Note from Ken: Pithypike, thank you for the excellent summary. Other members should feel free to add their study tips or advice as posts to this thread or PM Pithypike to add something to his posts.
You will need:
Kaplan Mastery (Kaplan's Big Orange Book is no longer available)
Powerscore Logic Games Bible (LGB)
Powerscore Logical Reasoning Bible (LRB)
All 3 of the '10 More LSAT" series
The most recent 10 PTs
Official LSAT SuperPrep
3 months (more or less - adjust to your rate of progress but do not try to cram)
You will need to divide LG into specific types (Grouping, Linear, and various subtypes) and work on them one after another in order to master the game type.
1) Make 3 photocopies of every LG
2) Separate them using the classification method of choice - Blueprint, Kaplan, etc. will all work but I prefer PowerScore
3) Do each LGB section in order and work on the respective game types as you progress. For this I usually do 2-3 new games and 3 repeats every day, but it doesn't matter as long as you get it done. Try to keep some separation (24 hours+) between the first and second time you attempt a game.
Repetition is crucial - after you have done a lot of games a lot of times anything they throw at you will seem elementary and routine.
Pretty simple really. Do the appropriate LRB section and then work through the corresponding chapter in Kaplan Mastery/Big Orange Book. I generally reviewed the LRB section thoroughly the first time, and then just read the summary of points and strategies at the start of the question set to refresh myself after that. Do up to 10 problems at each sitting and monitor which question types give you the most trouble. Review those questions heavily. If you're really motivated, cut out particularly troublesome questions for later review. I found that writing out explanations for question types I struggled with helped immensely.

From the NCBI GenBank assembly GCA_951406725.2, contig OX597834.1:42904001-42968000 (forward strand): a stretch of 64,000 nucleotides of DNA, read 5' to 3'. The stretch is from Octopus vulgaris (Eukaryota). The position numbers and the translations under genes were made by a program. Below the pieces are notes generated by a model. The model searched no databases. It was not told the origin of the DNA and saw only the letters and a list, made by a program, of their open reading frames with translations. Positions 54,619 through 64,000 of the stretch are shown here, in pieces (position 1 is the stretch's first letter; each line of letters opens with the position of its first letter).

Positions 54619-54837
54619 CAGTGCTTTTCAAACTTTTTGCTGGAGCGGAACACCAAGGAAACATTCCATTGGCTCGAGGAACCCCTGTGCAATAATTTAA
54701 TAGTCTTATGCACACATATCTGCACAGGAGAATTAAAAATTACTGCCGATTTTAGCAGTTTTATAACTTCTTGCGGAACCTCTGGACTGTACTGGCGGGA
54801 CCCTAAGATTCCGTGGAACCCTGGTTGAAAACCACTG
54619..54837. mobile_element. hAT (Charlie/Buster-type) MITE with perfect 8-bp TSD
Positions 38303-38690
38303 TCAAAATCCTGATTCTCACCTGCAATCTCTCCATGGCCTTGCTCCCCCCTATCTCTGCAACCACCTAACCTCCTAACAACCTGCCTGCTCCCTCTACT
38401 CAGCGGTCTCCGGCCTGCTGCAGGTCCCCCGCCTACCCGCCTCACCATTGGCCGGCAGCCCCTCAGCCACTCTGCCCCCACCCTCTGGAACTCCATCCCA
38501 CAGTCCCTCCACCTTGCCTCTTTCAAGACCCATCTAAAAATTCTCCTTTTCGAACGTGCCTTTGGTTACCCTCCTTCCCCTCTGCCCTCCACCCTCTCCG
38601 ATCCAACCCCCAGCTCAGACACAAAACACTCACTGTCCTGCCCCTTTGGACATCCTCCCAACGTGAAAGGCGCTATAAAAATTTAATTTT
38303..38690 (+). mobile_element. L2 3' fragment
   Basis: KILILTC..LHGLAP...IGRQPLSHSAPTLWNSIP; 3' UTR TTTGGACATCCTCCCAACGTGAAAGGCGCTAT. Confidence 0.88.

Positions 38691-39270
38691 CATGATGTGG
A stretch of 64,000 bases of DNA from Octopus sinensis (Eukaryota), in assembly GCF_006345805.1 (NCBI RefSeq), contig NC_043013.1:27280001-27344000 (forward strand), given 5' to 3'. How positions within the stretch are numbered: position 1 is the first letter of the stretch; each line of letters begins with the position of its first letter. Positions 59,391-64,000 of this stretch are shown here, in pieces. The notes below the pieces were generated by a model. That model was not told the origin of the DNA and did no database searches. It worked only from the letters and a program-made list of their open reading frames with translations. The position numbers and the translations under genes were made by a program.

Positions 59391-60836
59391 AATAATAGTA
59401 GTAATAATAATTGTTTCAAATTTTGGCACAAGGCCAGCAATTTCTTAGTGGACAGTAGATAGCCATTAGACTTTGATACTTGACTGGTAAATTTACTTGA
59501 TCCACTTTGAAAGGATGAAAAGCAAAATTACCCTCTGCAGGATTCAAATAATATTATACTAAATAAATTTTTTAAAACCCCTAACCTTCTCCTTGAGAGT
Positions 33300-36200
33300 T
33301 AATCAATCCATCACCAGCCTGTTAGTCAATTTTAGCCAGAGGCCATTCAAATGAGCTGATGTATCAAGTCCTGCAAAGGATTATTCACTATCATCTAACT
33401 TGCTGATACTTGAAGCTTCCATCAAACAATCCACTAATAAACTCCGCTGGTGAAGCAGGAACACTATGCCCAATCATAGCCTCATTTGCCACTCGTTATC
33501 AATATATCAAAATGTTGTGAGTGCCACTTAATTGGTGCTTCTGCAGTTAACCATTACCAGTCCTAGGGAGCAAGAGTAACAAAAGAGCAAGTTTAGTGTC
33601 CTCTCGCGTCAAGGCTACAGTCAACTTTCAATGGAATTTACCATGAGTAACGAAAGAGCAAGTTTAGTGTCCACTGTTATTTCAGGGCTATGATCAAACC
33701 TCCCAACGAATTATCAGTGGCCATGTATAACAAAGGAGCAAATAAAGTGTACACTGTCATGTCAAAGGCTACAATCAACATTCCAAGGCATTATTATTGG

This is the most difficult section to improve on. You have to develop a feel for what the passage as a whole is conveying while making sure not to miss small details that you could be tested on. I suggest developing a set of symbols that help you refer to specific points in the passage. For example, I place a 'C' next to the line in which a critical viewpoint is mentioned and underline the part of the passage indicating this viewpoint is critical. It doesn't matter what you use, as long as it helps you refer back to the passage. Many people suggest writing short summaries at the end of each paragraph, which can also be effective.
The only surefire way to improve on RC is to do as many as possible and develop your own personal system as you progress. Reading dense material, like science journals, The Economist, etc. can help as well, but working through as many passages is possible is undoubtedly the most effective tool. I can't vouch for the RC Bible as I never used it, but if it is comparable in quality to the LG and LR Bibles I would imagine it is a useful tool.
LG: (# of game type through PT 44-Powerscore Classification)
Basic Linear - Balanced (23)
Basic Linear - Overloaded (5)
Basic Linear - Underfunded (5)
Advanced Linear - Balanced (25)
Advanced Linear - Overloaded (4)
Advanced Linear - Underfunded (7)
Write down the exact time and your score at the top of each LG. Push yourself to finish faster the next 2 times you complete that LG. DO NOT sacrifice speed for accuracy though.
Follow the guide set out above for these question types
Complete all 10 RC sections from the first '10 LSAT' book (untimed)
1) RC Section
Remember, you have to be focusing on developing your own method for identifying relevant sections of the passage. When reviewing wrong answers, focus on what referents or symbols would have helped you find the correct answer within the passage. When reviewing correct answers, look for what helped you pick that choice out and find out what strategies are effective. This is just as important as reviewing wrong answers.